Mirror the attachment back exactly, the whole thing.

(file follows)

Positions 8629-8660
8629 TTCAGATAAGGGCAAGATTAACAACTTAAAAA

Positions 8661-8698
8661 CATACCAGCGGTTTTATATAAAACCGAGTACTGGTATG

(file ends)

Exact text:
Positions 8629-8660
8629 TTCAGATAAGGGCAAGATTAACAACTTAAAAA

Positions 8661-8698
8661 CATACCAGCGGTTTTATATAAAACCGAGTACTGGTATG